YOU ARE HERE: LAT HomeCollections


For Determined Filmmaker, Tale of Jewish Baseball Hero Became a Quest

Overlooked today, Hank Greenberg was a symbol to '30s and '40s fans, and to documentarian.


Like someone recalling Pearl Harbor or President Kennedy's assassination, Aviva Kempner marks as a turning point in her life the moment she heard a radio report telling her that cancer killed Hammerin' Hank Greenberg.

What seemed a relatively minor sports news item on Sept. 5, 1986, about the death of a baseball old-timer and Hall of Famer the day before at age 75, was an epiphany for the filmmaker. Fresh from making her first documentary, about Jews who resisted the Holocaust, Kempner at that moment choose Greenberg's life as her next project.

What followed was an often painful, frustrating and seemingly endless odyssey scraping together funds to make the $1-million documentary about baseball's first Jewish superstar, a man Kempner never met or saw play. The result almost 14 years later is "The Life and Times of Hank Greenberg," a film she is unashamed to describe as a love letter to a man she calls "the Jewish Jackie Robinson." The film, which opens Friday in Los Angeles, has been getting strong critical reviews.


A hulking 6-foot, 4-inch first baseman from the Bronx, Henry Benjamin Greenberg was the hero of the Detroit Tigers in the 1930s and 1940s. A two-time most valuable player, Greenberg led the Tigers to two World Series victories and four American League pennants in an era when the New York Yankees dominated virtually every year with players such as Lou Gehrig and Joe DiMaggio.

Greenberg's career is often overlooked in discussions about all-time greats, which Kempner attributes in part to his playing in Detroit rather than on the East Coast as well as the nearly four seasons he lost to military service in World War II. Had Greenberg's career not been interrupted, his numbers would better reflect the kind of impact he had on the field.

That said, Greenberg's unsuccessful chase of Babe Ruth's home run record in 1938 dominated America's sports pages much as Roger Maris, Sammy Sosa and Mark McGwire would with their home run pursuits decades later. His 183 RBIs in the 1937 season seems almost insurmountable even in today's turbocharged era of power hitting and home-run friendly ballparks.

Greenberg's appeal to Kempner, 53, came partly because of the place he occupied in her childhood growing up in Detroit. He was the idol of her immigrant father, who used to take her to Tiger Stadium and tell her Hank Greenberg stories. The documentary, she says, is as much a tribute to her father as it is to Greenberg.

It also gave her the opportunity to counter what she feels is an annoying stereotype of Jewish men as wimps. "I wanted to show a strong, big Jew. Usually you see this nebbish, Jewish nerd," said Kempner, who's the film's director, writer and producer.

But what makes Greenberg imminently more fascinating than a lot of other 20th century athletes is how he transcended sports because of the times he lived in. The backdrop to Greenberg's career was an era of domestic anti-Semitism fueled by Hitler's rise in Germany. He was heckled at the ballparks by spectators and opposing players about as often as he saw a curveball heading his way. Some players would crassly suggest pitchers throw a pork chop at him to strike him out. Through it all, Kempner's film makes clear, he played with dignity.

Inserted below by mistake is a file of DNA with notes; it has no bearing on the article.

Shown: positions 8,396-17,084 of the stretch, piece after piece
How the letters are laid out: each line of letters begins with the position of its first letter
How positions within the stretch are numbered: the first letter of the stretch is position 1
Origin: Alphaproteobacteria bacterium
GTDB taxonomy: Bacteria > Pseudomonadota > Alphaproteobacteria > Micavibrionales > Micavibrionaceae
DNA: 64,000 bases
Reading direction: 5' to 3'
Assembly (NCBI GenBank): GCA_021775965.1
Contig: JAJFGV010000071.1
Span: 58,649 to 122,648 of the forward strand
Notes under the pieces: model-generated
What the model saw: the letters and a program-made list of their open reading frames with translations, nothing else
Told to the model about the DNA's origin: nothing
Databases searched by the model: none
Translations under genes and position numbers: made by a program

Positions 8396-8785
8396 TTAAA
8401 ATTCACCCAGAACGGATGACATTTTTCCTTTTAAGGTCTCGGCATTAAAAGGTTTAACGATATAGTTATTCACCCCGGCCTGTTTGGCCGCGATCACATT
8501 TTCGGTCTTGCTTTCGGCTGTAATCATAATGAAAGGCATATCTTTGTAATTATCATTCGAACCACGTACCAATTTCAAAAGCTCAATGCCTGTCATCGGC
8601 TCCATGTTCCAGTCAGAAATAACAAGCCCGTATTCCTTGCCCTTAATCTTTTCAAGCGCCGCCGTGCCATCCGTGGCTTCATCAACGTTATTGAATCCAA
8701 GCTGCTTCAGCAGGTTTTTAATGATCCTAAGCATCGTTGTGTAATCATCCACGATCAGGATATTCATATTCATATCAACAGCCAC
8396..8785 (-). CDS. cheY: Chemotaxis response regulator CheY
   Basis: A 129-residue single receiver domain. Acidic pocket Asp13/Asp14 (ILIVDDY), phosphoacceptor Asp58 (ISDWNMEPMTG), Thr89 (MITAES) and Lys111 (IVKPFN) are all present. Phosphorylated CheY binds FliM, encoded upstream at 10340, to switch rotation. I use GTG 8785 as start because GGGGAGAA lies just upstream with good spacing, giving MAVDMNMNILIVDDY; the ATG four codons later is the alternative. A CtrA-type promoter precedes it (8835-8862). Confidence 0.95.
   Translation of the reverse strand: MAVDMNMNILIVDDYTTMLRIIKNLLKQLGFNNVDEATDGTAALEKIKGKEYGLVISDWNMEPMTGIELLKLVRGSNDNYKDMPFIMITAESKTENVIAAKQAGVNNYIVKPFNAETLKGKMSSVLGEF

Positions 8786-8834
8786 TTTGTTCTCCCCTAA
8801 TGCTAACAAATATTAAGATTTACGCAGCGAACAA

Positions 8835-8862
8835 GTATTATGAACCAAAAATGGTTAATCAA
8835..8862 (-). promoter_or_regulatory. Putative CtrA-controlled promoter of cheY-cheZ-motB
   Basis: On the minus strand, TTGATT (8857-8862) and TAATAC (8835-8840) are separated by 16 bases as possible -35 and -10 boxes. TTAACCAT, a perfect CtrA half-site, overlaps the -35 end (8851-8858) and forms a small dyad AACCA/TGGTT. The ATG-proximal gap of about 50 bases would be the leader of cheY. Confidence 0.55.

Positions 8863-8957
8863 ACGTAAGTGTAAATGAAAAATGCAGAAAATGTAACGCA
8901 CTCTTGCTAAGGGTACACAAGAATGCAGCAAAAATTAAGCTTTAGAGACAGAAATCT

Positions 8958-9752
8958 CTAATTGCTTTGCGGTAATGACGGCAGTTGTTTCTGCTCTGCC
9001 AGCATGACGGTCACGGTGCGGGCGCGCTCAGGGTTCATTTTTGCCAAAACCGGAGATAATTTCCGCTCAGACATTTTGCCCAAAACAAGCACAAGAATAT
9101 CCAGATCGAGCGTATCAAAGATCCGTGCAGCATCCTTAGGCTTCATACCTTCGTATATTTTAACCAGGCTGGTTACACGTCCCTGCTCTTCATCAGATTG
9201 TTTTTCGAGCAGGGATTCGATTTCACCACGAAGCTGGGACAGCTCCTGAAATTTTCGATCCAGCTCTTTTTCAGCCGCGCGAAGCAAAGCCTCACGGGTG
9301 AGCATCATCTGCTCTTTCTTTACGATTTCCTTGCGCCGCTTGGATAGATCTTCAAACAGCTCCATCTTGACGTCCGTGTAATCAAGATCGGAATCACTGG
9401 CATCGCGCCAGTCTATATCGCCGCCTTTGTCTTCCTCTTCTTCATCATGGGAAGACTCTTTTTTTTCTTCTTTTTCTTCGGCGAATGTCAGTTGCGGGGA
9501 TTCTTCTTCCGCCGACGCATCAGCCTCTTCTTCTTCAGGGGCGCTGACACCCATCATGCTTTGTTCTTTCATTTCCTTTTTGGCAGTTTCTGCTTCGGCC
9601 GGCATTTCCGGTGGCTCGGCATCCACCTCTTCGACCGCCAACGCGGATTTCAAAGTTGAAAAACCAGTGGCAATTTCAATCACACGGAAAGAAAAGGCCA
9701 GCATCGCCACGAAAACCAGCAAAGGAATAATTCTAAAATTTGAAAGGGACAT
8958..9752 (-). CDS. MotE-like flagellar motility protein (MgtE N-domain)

"Detroit was a hotbed of anti-Semitism. That made him a role model even more," Kempner said.

To millions of Jewish youths and immigrant Jews assimilating into American culture through baseball, Greenberg achieved folk hero status.

Yet Greenberg was a reluctant icon. He was not very religious, rarely going to temple. Kempner believes it was because he was part of a generation that rebelled against the Orthodox Judaism of their parents. Greenberg's son, Steve, a consultant on the film, believes his father became disillusioned with organized religion as a whole.

A modest man, Greenberg preferred to frame his life in terms of the clutch hits he got rather than his stature as a Jewish role model or a social figure. Although a gregarious raconteur, Greenberg shunned introspective interviews. Kempner found only two television chats. In both of those interviews, with Dick Schaap and Howard Cosell, respectively, the dominant subject is baseball, not the discrimination he endured or the emotional scars he carried.

"My dad was a very private person. He would never have done a film about his life while he was alive. He never wrote his life story while he was alive," Steve Greenberg said.

Greenberg's widow, Mary Jo, says the film and clips, some of which she had never seen, reminded her of Greenberg's humbleness.

"He didn't see himself as an icon at all. That was part of his charm," she said.

Fortunately for Kempner, Steve Greenberg and his wife persuaded Hank in the last two years of his life to record his recollections on a Dictaphone they bought him. After Greenberg died, New York Times sportswriter Ira Berkow was brought in to write what became Greenberg's autobiography, "Hank Greenberg: The Story of My Life."

Los Angeles Times Articles